PostgreSQL 12 performance on in GCP and AWS [Benchmark]

In our latest benchmark, we look at Aiven for PostgreSQL version 12 plan performance between Amazon Web Service and Google Cloud Platform in terms of transactions per second and cost.

15 April 2020
John HamminkDeveloper Advocate at Aiven

At Aiven, we’ve run different PostgreSQL cloud performance benchmarks since 2016. In this latest post, we’ll consider four different benchmarks that compare write performance for PostgreSQL 12.1 between Amazon Web Services (AWS) and Google Cloud Platform (GCP).

We not only measured the performance in terms of speed and cost variations across the two clouds, but also examined the effects of adding CPUs while adjusting RAM and storage upward to write performance.

We generated load using pgbench, which we ran on another VM in the same cloud. The load generator commands for each plan were as follows:

$ pgbench --client=<startup_plan> --jobs=2 --report-latencies --time=3600 --log --aggregate-interval=1 keepalives='1' keepalives_count='12' keepalives_idle='180' keepalives_interval='10' sslmode='require'

In this case the --client switch was the variable adjusted geometrically to correspond to the startup plan under test. Possible values are 2, 4, 8, 16, for each of the four startup plans, respectively. Additionally:

  • The load generator had only 2 cores and 2GB RAM when tests ran Aiven startup-4 or startup-8 plans,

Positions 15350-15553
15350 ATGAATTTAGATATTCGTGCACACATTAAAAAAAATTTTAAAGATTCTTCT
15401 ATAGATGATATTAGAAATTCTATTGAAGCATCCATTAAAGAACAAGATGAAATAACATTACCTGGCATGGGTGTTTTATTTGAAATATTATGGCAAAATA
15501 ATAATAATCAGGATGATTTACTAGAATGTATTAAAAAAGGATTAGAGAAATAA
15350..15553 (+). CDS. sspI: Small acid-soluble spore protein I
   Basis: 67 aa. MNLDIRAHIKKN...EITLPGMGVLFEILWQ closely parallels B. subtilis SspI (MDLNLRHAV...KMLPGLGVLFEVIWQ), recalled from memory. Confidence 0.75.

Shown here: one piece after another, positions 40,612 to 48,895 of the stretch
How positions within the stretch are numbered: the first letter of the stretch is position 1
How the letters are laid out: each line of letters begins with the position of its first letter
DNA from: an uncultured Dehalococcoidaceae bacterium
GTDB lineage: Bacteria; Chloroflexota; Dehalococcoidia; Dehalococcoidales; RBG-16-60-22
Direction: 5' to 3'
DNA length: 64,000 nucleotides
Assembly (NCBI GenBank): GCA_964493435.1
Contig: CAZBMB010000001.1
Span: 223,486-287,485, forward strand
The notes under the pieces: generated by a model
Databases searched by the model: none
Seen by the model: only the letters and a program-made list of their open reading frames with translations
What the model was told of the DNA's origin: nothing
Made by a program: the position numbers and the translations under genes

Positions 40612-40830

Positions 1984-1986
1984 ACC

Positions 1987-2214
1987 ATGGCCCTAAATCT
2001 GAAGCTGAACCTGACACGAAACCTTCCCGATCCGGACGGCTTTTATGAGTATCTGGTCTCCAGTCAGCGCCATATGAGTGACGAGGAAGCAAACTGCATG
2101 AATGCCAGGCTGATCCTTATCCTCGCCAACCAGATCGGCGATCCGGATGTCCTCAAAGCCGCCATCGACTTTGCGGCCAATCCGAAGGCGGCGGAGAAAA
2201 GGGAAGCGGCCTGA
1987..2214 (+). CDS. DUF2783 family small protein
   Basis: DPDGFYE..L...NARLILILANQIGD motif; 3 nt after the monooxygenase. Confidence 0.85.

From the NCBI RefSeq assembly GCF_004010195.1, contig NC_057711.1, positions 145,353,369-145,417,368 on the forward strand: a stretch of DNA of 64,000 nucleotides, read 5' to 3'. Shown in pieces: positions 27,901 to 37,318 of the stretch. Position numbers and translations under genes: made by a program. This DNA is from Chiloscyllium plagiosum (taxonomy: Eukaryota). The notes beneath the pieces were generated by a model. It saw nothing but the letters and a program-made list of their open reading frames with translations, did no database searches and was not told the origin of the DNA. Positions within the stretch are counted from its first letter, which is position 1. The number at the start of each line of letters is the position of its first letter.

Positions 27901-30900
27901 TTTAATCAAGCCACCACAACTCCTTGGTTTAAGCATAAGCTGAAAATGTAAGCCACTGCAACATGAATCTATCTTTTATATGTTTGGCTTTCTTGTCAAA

• The load generator had 4 cores and 4GB RAM for the other plans.

As in a production PG setup, the local SSDs running PG used LUKS full-disk encryption with WAL archiving enabled. The PG instances under test were initialized as follows (shown here without connection parameters):

$ pgbench --initialize --scale=125 --quiet keepalives='1' keepalives_count='12' keepalives_idle='180' keepalives_interval='10' sslmode='require'

Here, the --scale parameter was adjusted to accommodate each plan; in this case, the DB size was roughly double the size of RAM, with the possible values of 125, 500, 2000, and 4000.

Thus, our four benchmarks measured and compared performance of PostgreSQL 12.1 running on Amazon Web Services (AWS) and Google Cloud Platform in each of the following four Aiven managed PostgreSQL plan configurations:

Aiven Plans for PG 12 Benchmark

To minimize the effects of variable latency on our benchmark, we used these comparable regions for each provider, respectively:

AWS regions:

  • eu-west-1
  • eu-west-2
  • us-east-1
  • us-west-1

GCP regions:

  • europe-west1
  • europe-west2
  • us-east4
  • us-west1

Cost calculation comparison

Finally, we concluded the benchmark by calculating the average mTPS/$ per PG plan.

Transactions Per Second: Aiven Startup-4 plans

Aiven startup-4 plan tests consisted of the following configurations:

Load generator: 2 cores and 2GB RAM

System under test:

  • 1 dedicated VM
  • 1 core
  • 4 GB RAM
  • 80 GB storage

Average Transactions per Second on Aiven Startup-4 plans

On Aiven for PostgreSQL 12.1 startup-4 plans, the difference was 483 to 413 respectively, with AWS leading by 16.76 percent.

Transactions Per Second: Aiven Startup-8 plans